Partnerships for Sustainable Development Goals

FYR of Macedonia joins Global Deal - Interview with Minister of Labour and Social Policy

Macedonia became a Global Deal member in January 2018. We asked Ms. Mila Carovska, Minister of Labour and Social Policy about the Government’s expectations vis-à-vis the GD.

News | 23 February 2018

The Global Deal (GD) is a partnership effort to jointly address challenges in the global labour market and enable all people to benefit from globalisation. It is an alliance of governments, business unions and other organisations working in line with Goal 17 (“partnerships for the goals”) in the UN 2030 Agenda for sustainable development, Goal 8 on decent work and inclusive growth, and Goal 10 on inequalities.  The Government of Sweden, the International Labour Organization (ILO) and the OECD launched the GD to enhance social dialogue on issues of common interest in economic and social policy. Effective social dialogue can contribute to decent work, quality jobs and increased productivity and by extension to greater equality and inclusive growth.

Macedonia became a Global Deal member in January 2018. We asked Ms. Mila Carovska, Minister of Labour and Social Policy about the Government’s expectations vis-à-vis the GD.

Macedonia joined the Global Deal in January 2018. Why do you think this global platform is a good model, and why did Macedonia decide to participate in the multi-stakeholder partnership?

This aim of the Global Deal enabling all people to benefit from globalisation is extremely relevant for Macedonia. One out of five Macedonians is at the risk of poverty and we see a rising income inequality as in many other countries.   Therefore, the main goals of the Government are economic growth and raising the standard of living through measures for economic development and creation of jobs, with the focus on the social security and tax system as two key mechanisms for sharing the gains. Tackling these challenges requires enhanced social dialogue, especially if the aim is inclusive growth and reducing poverty.

What are the main issues Macedonia has to deal with in terms of labour market and equality issues? What do you expect Macedonia can achieve through its membership in the Global Deal?

Lowering the high rate of unemployment, especially of young people and women, remains the biggest labour market challenge. The unemployment rate was 24% in 2016. The share of young people not in employment, education, or training (NEET) is 31%, with women being more likely to be inactive. We try to improve the employability of the most vulnerable groups through active measures for job creation.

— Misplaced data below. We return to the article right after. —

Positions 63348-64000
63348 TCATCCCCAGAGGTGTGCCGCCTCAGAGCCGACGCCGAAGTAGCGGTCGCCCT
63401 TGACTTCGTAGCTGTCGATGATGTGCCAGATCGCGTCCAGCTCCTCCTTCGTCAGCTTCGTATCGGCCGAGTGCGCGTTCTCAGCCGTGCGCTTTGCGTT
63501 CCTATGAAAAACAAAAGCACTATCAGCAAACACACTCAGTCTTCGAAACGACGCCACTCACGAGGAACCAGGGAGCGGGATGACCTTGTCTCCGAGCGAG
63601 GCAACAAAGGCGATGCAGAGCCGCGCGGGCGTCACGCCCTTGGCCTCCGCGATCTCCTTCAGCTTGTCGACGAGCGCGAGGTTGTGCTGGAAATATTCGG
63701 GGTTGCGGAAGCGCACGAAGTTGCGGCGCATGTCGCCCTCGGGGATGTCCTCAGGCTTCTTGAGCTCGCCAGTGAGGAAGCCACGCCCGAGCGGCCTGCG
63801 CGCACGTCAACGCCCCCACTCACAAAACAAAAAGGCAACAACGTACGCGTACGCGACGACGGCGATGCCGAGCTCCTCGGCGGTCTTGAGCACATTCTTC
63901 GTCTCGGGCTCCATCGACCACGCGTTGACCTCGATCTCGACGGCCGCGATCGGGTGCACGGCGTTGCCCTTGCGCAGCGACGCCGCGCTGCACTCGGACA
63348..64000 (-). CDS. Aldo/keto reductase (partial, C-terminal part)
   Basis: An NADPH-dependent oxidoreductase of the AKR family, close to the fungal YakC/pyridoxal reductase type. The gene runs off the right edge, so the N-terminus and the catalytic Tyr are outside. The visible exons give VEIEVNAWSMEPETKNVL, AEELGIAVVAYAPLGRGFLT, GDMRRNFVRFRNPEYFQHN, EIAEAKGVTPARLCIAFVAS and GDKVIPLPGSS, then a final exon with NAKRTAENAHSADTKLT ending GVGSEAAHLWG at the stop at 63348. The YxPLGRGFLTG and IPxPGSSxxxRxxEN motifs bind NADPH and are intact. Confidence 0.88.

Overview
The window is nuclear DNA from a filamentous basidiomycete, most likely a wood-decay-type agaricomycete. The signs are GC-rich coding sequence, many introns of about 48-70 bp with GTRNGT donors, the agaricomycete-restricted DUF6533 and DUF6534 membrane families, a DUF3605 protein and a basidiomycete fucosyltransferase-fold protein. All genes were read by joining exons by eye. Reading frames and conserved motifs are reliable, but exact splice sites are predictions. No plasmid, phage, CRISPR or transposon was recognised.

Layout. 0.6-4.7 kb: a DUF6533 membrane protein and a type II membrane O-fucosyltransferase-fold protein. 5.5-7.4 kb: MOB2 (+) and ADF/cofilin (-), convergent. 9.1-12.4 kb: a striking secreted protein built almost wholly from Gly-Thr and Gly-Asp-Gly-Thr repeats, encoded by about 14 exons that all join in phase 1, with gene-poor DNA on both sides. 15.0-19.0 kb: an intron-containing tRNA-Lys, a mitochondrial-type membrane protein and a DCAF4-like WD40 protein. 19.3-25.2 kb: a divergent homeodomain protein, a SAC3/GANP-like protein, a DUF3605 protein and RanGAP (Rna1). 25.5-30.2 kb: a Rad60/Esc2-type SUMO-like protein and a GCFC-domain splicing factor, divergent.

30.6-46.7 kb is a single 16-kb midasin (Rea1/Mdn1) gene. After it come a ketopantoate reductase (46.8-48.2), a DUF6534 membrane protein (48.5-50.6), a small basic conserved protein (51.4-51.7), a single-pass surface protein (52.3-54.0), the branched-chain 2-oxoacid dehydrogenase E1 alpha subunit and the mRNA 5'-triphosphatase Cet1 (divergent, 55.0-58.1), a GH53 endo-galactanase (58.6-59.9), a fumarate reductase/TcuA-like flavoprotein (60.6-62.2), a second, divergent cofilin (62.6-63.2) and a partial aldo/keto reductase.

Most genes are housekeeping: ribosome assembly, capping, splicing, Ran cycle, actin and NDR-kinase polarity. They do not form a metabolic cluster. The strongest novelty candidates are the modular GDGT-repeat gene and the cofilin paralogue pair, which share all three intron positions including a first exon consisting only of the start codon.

The Global Deal provides from our point of view a good platform for peer reviewing. We hope to learn from others what works and what does not work in promoting jobs and protecting people. At the same time we are willing to share our experiences. In particular, we hope to gain know-how on how to promote social dialogue at the local level and how to include stakeholders in economic and social councils.  We also want to strengthen social partners improving their representativeness.  This should also increase the trust between workers and employers. We believe that this will contribute to improved productivity and better promotion of the workers’ rights, bringing benefits to both employers and workers.

The ILO, together with Sweden and the OECD is one of the founders of the Global Deal. What will you expect from ILO throughout your cooperation?

Macedonia has a long-standing cooperation with ILO, especially on labour laws and social dialogue. We expect from the ILO guidance on how to achieve the Sustainable Development Goals, especially goal 8 on decent work and economic growth. The Government also seeks ILO support to enhance the social dialogue by broader inclusion of different stakeholders. ILO expertise will be needed in reviewing the Economic and Social Council and in further building the capacity of all partners engaged in social dialogue.